For Vigo, water seems to function in various ways. It’s a site where the body can be free, liberated, and sensual. Think of swimmer Jean Taris, barely clothed, playing underwater, bubbles streaming from his mouth, a gorgeous smile on his face.
In L’atalante, water represents a connection to the beloved. The new groom jumps into the water because he was told that if you open your eyes underwater, you can see the one you love. His wife has run away. He wants to see her again. So he goes underwater to reconnect with her. The water creates access, a portal to the one who is lost, a way of reaching her.
There’s a ghostliness about these scenes even though the actors in them were alive. The way water reduces bodies to light and shadow and the ethereal.
When I was a kid, I loved swimming. It was the only time I was truly free, my body no longer weighed down. I could do flips and handstands and laps. I could sink to the bottom and hold my breath as long as possible. I could float on top and feel the sun on my skin. It was a magical place–just as it is in Vigo’s films. A place of possibilities, a place of dreams.
I’ve never swam in the ocean. I rarely even got to swim as a child. Because it was a rare experience, I think I cherished it all the more. There was a local public pool that I sometimes went to. A family friend worked at a hotel and we got to use the pool occasionally during the summer. I’d always take goggles so that I could go to the bottom of the pool and then look up and see the sunlight streaming through the surface. I felt suspended in time, fossilized in beauty. The sunlight would make these tessellations on the bottom of the pool. I was mesmerized. I didn’t want to leave the water ever. I hated having to return to the real world. I always wished I had a camera to capture what I saw, what that watery world looked like.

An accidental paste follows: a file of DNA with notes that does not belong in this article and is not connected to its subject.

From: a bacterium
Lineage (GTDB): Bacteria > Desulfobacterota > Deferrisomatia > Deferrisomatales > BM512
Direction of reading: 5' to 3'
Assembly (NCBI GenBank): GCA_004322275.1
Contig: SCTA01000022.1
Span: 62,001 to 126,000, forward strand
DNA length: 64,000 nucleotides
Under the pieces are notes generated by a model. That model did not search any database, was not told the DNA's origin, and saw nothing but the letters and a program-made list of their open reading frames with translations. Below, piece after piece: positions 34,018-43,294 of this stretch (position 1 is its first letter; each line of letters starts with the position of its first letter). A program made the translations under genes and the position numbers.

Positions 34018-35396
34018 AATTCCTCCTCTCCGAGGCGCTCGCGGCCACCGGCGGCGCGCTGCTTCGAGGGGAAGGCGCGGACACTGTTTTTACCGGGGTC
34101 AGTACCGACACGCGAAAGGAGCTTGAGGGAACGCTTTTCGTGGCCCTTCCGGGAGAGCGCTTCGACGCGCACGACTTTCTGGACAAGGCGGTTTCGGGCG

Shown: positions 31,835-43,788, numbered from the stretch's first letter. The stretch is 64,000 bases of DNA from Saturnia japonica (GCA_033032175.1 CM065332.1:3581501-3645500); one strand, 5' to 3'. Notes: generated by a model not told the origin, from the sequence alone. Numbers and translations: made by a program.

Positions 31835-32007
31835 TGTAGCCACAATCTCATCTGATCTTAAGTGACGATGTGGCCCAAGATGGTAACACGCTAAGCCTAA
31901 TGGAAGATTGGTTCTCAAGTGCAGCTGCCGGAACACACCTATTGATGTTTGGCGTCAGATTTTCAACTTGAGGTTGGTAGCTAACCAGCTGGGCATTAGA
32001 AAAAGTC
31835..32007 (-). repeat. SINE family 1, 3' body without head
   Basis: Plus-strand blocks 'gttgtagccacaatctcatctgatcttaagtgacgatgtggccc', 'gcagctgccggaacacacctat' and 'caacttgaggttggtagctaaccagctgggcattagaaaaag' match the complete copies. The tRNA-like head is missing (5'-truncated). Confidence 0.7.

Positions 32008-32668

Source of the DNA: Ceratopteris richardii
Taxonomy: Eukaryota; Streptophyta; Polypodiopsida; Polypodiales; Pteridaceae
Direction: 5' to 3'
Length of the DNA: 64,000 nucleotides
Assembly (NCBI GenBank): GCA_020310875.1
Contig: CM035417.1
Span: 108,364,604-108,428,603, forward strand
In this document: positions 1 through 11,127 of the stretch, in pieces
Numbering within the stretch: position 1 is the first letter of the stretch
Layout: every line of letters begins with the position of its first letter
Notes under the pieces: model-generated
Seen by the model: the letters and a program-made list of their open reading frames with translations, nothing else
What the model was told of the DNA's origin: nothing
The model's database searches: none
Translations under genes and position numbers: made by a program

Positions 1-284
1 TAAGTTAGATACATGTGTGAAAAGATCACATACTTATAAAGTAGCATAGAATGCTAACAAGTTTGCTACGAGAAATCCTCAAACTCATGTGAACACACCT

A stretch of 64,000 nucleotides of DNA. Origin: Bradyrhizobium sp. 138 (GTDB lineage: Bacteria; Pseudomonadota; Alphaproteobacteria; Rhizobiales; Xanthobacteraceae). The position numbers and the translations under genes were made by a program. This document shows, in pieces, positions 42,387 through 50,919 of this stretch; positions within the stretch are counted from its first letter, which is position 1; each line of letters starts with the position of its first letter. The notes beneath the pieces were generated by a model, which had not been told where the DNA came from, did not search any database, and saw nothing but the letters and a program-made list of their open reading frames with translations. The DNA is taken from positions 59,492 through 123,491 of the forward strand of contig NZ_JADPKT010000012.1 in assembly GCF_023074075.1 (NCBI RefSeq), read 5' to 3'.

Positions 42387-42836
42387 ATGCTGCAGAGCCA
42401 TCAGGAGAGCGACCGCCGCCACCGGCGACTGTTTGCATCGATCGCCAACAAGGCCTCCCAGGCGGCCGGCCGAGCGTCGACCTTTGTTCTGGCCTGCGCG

After my father died, the only reprieve I felt from the grief was when I got to swim in the pool at a local hotel. My mom and I scrounged some money from somewhere and went for a few days. I don’t think we told anyone. There was no one to tell. We were alone, abandoned by everyone. We were mad with grief, broken apart. We still are. But I still remember swimming in that pool, floating on top of the water, my arms and legs stretched out. I felt released, reborn. The grief was still there, it’s always there, it’s still there even now, eleven years later, but the water held me and soothed me and gave me a few days of peace. I know I’m not writing it properly. I know you can’t feel what it was like to be inside my body underneath the water, just like you can’t feel the grief that throbbed in my veins and that lives inside me still.
I’m drawn to water and to the lives lost to it. Woolf with the rocks in her pockets in the River Ouse, forcing herself to drown when she could swim, forcing herself into death. Ophelia with her flowers and her soaked skirts, babbling about her dead father, maybe searching for a way to get back to him. Water as life force, water as death force.
And I remember my father in the water, a picture of him on a float, basking in the summer sunshine, so alive and so real. Pictures of me and him at pools or lakes, now only together in photos, forever separated.
I wish I could open my eyes underwater and see him again. I wish he was there, emerging from the depths, surfacing back into life, back into my arms.